Naturally, the key element to consider when looking at how to be a property developer is what are you going to develop! There are many different types of property development and may include residential homes (including refurbishments, conversions or new builds); commercial projects (such as shops or offices); creating HMO’s (Houses of Multiple Occupancy) or permitted development (e.g. converting offices into residential apartments). Many new developers will come from a property related industry such as construction, architecture or estate agency. So, choosing a development type will probably be closely related to previous experience.

3. How are you going to fund your project?

Perhaps the key determining factor in how to become a property developer is how you are going to find the money to build your project. For most of us raising property development finance through a bank is a fact of life. There are, of course, a wide range of banks and lending products available and understanding the difference between development, stretch, bridge and mezzanine finance will be essential. Support is always available for those new to property development finance and developers can search here for an online comparison of such loan products. Most property development funders will expect you to be putting in at least 10% cash of your own but sometimes other security or planning gain may be considered.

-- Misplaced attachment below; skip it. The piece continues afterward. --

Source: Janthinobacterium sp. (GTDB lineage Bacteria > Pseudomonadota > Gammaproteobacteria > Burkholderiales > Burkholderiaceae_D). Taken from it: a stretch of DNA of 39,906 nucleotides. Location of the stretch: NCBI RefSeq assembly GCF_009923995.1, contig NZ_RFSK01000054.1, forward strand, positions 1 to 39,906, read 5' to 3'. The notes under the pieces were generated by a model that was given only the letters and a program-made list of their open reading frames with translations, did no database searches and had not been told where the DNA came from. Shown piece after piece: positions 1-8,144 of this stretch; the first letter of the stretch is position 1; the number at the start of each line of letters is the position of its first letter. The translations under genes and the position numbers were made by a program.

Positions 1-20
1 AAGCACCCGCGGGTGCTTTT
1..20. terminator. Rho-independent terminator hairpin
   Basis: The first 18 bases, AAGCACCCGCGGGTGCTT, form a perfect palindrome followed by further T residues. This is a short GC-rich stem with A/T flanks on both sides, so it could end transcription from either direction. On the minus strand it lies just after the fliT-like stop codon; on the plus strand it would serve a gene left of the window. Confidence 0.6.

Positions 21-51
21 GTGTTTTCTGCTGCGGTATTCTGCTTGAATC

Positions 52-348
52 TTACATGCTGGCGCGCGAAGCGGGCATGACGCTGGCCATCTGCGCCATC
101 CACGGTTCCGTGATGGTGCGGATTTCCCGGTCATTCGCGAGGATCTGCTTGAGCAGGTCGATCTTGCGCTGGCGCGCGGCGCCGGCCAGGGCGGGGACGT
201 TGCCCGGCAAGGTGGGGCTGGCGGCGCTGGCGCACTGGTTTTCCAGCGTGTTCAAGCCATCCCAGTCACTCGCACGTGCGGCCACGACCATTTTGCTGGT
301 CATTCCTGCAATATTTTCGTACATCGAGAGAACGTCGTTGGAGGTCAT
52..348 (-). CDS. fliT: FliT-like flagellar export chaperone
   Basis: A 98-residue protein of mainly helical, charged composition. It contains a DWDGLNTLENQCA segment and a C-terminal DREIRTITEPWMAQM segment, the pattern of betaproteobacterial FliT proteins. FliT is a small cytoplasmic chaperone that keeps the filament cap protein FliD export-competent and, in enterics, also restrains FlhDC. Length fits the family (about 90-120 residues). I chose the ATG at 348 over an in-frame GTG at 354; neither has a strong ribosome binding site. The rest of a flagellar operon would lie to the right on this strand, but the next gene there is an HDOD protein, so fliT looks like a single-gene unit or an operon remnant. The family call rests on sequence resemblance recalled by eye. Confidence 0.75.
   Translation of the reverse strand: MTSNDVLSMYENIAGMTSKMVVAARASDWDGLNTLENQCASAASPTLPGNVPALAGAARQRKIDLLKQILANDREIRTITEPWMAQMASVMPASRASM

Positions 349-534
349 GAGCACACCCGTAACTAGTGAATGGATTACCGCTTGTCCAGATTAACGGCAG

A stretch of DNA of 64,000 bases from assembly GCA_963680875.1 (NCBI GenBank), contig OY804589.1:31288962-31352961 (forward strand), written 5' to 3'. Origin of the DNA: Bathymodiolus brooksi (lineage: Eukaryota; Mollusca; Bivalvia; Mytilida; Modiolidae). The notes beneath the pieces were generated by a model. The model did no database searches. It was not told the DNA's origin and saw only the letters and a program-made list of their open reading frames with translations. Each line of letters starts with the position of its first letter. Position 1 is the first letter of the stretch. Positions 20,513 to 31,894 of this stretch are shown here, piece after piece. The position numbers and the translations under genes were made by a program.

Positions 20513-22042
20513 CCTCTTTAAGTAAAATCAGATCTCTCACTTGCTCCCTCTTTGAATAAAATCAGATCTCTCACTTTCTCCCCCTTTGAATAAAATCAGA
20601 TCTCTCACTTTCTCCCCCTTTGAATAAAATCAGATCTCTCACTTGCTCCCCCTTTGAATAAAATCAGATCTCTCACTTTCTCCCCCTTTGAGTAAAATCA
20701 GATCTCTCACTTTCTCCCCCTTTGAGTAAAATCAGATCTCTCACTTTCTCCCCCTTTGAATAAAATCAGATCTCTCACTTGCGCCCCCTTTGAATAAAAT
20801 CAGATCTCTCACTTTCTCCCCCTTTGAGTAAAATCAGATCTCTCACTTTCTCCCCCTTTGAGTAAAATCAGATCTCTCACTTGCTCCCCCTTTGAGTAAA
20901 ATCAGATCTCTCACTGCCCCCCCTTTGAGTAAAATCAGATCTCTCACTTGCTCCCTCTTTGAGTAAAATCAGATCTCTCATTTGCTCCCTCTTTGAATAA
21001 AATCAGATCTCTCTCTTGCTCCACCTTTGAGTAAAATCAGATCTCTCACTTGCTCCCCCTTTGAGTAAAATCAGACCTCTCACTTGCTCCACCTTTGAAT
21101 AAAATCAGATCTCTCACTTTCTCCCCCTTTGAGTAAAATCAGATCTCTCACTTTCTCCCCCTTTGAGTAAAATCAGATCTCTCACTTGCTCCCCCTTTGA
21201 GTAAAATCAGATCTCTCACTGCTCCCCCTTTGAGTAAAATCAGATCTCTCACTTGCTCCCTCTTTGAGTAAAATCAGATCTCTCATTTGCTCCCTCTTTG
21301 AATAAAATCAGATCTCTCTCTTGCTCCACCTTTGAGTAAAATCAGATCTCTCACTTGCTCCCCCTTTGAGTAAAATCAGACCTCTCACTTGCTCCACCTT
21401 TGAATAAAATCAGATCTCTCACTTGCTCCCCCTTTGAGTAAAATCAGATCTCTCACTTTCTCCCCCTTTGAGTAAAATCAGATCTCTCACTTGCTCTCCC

4. Get the right team around you

Depending upon the professional background of a new property developer will determine the people you will need supporting your project. But it is usual that we cannot be great at everything and so whilst you may be a brilliant builder, you might want a great financial broker to help find a bank loan; an experienced architect to make sure your project design is maximised or planning consultant to look at potential planning gain. All of these people can be crucial to success and they will come at a cost.